The Boxer at Rest is indeed a masterpiece. The Hellenistic period lasted for almost 300 years, traditionally regarded as having begun in 323 BC and ending in 31 BC. The former is the year of Alexander the Great’ s death, while the latter is the year when the Battle of Actium occurred, during which Augustus triumphed over his rival, Mark Antony, who was supported by Cleopatra VII, the last active ruler of Ptolemaic Egypt.

Although the Romans succeeded in conquering the various Hellenistic kingdoms they encountered by force of arms, they were in turn culturally conquered by the Greeks and Hellenists. It was the Romans who were the most avid collectors of Greek art , and this may provide an explanation of how the Boxer at Rest , a Hellenistic sculpture, ended up in Rome.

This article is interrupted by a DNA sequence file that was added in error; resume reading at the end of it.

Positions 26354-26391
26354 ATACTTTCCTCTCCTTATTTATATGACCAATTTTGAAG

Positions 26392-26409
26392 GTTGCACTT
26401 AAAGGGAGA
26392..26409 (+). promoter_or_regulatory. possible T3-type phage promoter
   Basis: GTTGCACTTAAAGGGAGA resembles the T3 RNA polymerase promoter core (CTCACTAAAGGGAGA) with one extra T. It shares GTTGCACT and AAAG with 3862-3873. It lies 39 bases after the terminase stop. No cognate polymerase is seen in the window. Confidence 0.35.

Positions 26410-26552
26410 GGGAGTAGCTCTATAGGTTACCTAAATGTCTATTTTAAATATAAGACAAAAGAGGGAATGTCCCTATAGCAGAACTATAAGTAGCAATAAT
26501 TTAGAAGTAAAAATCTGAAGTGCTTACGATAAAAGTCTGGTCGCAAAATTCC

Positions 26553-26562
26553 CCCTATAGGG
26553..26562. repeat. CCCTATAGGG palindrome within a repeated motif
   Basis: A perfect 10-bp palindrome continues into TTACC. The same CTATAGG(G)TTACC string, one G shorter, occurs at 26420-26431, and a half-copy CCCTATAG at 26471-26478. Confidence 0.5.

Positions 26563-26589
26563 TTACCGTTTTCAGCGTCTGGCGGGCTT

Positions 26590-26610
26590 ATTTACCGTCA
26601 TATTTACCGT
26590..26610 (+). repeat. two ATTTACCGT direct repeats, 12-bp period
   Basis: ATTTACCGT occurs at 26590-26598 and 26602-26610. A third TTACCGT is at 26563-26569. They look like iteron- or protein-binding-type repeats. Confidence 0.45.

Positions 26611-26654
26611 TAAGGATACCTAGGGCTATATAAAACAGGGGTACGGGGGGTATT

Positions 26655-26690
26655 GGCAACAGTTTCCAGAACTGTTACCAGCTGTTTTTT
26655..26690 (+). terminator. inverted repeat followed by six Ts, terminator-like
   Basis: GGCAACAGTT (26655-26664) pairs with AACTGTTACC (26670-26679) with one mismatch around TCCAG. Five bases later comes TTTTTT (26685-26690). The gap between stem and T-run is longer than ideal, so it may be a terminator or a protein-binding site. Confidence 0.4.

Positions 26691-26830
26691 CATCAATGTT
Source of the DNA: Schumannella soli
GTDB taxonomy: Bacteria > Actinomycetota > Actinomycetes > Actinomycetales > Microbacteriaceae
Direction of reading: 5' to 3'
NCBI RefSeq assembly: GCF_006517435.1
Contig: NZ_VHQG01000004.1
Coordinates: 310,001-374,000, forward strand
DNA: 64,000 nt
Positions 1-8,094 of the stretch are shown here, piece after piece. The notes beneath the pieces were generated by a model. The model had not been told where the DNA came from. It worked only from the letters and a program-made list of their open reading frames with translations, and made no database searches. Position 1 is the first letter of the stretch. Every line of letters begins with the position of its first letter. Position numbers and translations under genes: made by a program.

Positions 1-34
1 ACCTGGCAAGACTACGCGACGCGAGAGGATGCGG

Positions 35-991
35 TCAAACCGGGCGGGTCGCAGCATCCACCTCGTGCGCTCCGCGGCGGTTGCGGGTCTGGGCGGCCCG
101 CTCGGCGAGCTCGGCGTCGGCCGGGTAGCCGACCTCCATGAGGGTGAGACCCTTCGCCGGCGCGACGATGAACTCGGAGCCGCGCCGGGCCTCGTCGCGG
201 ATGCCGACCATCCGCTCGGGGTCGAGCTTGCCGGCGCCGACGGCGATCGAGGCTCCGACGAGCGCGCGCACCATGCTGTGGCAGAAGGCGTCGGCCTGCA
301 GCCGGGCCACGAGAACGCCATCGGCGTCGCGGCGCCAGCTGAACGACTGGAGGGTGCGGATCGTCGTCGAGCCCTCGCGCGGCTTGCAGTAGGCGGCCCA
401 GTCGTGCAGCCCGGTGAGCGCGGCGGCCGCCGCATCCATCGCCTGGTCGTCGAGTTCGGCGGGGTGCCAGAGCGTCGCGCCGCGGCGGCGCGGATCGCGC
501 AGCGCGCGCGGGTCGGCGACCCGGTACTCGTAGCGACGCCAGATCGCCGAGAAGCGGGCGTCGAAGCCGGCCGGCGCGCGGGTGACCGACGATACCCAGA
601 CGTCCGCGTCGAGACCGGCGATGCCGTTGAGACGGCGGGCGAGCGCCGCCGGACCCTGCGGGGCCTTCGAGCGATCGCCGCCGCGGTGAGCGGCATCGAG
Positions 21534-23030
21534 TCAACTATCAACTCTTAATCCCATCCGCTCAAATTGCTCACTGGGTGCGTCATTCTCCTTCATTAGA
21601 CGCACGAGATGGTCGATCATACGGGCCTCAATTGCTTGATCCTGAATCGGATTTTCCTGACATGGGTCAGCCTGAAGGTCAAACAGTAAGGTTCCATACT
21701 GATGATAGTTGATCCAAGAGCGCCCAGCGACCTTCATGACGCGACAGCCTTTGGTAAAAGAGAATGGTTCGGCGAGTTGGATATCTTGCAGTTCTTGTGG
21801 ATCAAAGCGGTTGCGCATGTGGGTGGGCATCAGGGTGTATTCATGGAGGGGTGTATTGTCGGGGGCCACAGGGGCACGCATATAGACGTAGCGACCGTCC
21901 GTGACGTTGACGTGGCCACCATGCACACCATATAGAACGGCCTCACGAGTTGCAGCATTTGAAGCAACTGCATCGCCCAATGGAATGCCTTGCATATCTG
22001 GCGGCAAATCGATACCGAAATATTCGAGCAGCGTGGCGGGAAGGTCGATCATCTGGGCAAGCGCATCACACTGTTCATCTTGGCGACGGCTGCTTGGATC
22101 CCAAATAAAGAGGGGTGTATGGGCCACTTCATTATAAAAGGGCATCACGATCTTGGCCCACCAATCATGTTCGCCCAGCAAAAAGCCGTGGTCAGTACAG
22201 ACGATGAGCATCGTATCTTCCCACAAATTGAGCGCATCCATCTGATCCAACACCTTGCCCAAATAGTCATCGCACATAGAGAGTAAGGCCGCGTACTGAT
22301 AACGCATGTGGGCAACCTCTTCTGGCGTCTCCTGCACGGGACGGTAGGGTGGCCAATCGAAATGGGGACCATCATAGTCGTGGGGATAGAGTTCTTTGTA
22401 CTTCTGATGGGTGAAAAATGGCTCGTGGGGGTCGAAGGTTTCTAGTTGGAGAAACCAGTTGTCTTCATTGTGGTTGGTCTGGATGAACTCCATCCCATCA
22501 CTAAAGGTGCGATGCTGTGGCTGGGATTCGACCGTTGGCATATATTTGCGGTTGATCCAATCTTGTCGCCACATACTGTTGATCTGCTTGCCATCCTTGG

The Boxer at Rest and the Realism of Hellenistic Bronze Sculptures

The artists of the Hellenistic period copied and adapted earlier styles, but at the same time, made significant innovations of their own. One of the most notable of these is the introduction of realism into their art.

Hellenistic artists showed less interest in standard ideal figures. Instead they were producing sculptures that were more realistic. For instance, children were no longer depicted as miniature adults, but as children.

The ‘Boxer at Rest’ is an example of the realism of Hellenistic bronze sculpture. (Butko / CC BY-SA 2.0)

The ‘Boxer at Rest’ is an example of the realism of Hellenistic bronze sculpture. (Butko / CC BY-SA 2.0 )

Still, this realism is not necessarily equivalent to individualism. Some of the realistic features found in Hellenistic art can be seen in more than one sculpture. This suggests that there may have been an artistic repertoire that was being used by the Hellenistic artists during the creation of their sculptures.